Iran’s leadership has embraced cyber operations and provided training to its ally Hezbollah, a think tank said.
A report by the International Institute for Strategic Studies said Iran sees itself as being in an “intelligence and cyber war” with its rivals.
It said Tehran has expanded its cyber capabilities since the Stuxnet attack on its nuclear programme more than a decade ago, thought to be the work of the US and Israel.
Iran’s desire to quell domestic opposition has intensified its use of cyber surveillance tools.
But Tehran probably lacks the ability to carry out high-intensity, “warfare-grade” cyber attacks, the report said.
The warning comes after German intelligence said that Iran had carried out cyber attacks which hit targets in Europe and the US.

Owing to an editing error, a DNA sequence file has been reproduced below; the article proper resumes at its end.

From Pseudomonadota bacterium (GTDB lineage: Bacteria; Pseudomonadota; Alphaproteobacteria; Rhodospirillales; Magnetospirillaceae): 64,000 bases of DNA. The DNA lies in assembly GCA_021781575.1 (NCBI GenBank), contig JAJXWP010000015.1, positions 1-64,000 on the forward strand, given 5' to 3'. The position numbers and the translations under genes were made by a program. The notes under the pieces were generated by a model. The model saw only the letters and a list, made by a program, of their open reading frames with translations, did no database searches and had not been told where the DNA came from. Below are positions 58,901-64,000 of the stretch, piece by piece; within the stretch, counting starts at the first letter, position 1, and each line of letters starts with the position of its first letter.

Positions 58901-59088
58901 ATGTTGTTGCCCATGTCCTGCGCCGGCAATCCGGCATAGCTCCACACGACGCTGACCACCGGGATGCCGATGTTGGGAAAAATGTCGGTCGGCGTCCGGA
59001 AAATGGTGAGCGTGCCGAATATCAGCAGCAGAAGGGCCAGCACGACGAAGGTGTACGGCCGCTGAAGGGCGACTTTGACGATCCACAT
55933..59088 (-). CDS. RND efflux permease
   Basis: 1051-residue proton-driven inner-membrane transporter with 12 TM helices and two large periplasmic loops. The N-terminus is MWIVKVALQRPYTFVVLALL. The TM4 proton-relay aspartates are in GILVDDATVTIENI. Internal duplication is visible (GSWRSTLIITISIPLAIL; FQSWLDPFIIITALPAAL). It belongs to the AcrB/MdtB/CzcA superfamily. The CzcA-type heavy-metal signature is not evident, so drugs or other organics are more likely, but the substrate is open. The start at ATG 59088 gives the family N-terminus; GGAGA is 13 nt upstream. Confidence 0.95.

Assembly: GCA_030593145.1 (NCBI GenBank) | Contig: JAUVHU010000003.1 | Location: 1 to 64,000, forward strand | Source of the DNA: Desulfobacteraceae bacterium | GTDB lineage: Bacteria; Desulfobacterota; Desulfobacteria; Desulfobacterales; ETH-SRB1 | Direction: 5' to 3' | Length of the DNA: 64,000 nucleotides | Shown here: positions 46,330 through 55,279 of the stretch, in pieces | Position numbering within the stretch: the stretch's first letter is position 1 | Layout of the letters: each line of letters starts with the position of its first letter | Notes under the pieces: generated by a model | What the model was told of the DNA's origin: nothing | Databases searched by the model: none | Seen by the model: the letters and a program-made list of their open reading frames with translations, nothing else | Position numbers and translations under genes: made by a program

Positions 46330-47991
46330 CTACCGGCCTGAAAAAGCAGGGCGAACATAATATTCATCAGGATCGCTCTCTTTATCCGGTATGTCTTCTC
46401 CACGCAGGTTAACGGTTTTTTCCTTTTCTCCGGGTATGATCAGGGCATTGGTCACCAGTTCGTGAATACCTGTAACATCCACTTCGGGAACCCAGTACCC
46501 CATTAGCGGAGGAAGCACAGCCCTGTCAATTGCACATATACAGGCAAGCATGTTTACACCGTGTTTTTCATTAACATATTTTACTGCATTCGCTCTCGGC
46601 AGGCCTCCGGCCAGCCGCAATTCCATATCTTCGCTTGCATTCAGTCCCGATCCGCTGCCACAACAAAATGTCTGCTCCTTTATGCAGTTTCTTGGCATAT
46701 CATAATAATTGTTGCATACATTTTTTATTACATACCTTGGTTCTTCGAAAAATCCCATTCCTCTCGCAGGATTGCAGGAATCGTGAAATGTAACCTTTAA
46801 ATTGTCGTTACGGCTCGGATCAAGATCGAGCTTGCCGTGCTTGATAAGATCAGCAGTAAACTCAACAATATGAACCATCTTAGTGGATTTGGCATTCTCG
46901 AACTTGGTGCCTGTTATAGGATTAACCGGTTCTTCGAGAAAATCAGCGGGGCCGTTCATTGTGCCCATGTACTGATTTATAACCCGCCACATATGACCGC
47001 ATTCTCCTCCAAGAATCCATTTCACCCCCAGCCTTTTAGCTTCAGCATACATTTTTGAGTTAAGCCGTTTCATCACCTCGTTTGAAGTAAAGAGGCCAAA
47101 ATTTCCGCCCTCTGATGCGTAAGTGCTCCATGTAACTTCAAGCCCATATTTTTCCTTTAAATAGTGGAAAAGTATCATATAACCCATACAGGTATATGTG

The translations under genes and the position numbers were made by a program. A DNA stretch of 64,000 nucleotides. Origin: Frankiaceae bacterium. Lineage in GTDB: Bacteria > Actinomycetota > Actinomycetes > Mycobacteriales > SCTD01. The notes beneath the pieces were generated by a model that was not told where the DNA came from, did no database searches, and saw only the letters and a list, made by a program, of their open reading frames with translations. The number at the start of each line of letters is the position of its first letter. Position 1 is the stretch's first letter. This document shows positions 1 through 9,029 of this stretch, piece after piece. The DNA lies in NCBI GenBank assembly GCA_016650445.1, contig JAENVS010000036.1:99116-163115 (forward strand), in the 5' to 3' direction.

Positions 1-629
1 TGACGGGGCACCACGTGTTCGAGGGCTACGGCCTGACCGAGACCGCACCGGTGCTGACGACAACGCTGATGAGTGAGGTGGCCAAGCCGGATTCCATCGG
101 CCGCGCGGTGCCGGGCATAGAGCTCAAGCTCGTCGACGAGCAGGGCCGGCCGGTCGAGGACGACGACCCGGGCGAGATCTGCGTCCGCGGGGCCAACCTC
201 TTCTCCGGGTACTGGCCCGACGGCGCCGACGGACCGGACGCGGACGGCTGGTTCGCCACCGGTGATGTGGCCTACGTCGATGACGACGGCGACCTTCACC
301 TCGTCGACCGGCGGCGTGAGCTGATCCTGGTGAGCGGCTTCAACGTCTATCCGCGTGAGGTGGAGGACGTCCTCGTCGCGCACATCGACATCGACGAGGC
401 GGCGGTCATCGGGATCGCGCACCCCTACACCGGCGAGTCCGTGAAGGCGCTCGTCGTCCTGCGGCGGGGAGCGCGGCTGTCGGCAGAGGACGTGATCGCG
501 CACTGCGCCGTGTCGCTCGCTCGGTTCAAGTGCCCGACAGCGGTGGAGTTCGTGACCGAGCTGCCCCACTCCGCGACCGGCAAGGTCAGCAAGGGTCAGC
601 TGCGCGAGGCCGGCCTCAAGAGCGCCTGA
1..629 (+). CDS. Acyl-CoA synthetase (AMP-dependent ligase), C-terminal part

In one case uncovered in Berlin, Iran was blamed for a cyber-attack on German companies in which employees were duped into installing malware.
European intelligence officials fear that Iran is seeking the technical know-how required to develop nuclear weapons.
The Stuxnet breach occurred when Iran had few domestic experts on cyber security and limited access to foreign expertise.
Since then, Iran “has become a determined cyber actor against US, Gulf Arab and Israeli interests”, the IISS report said.
It said some of Iran’s operations in the West appeared to be speculative efforts at data theft.
Iranian operatives are also suspected of meddling in politics, for example by encouraging the push for Scottish independence in order to weaken the UK.
Tehran’s efforts in the West were undermined by the fact that they appeared to be easily detected and attributed to Iran, the IISS said.
But Iran was described as a significant regional cyber power which has carried out “disruptive and destructive” attacks on infrastructure.
Tehran is believed to have provided “cyber tools and training” to Hezbollah, its ally in Lebanon.
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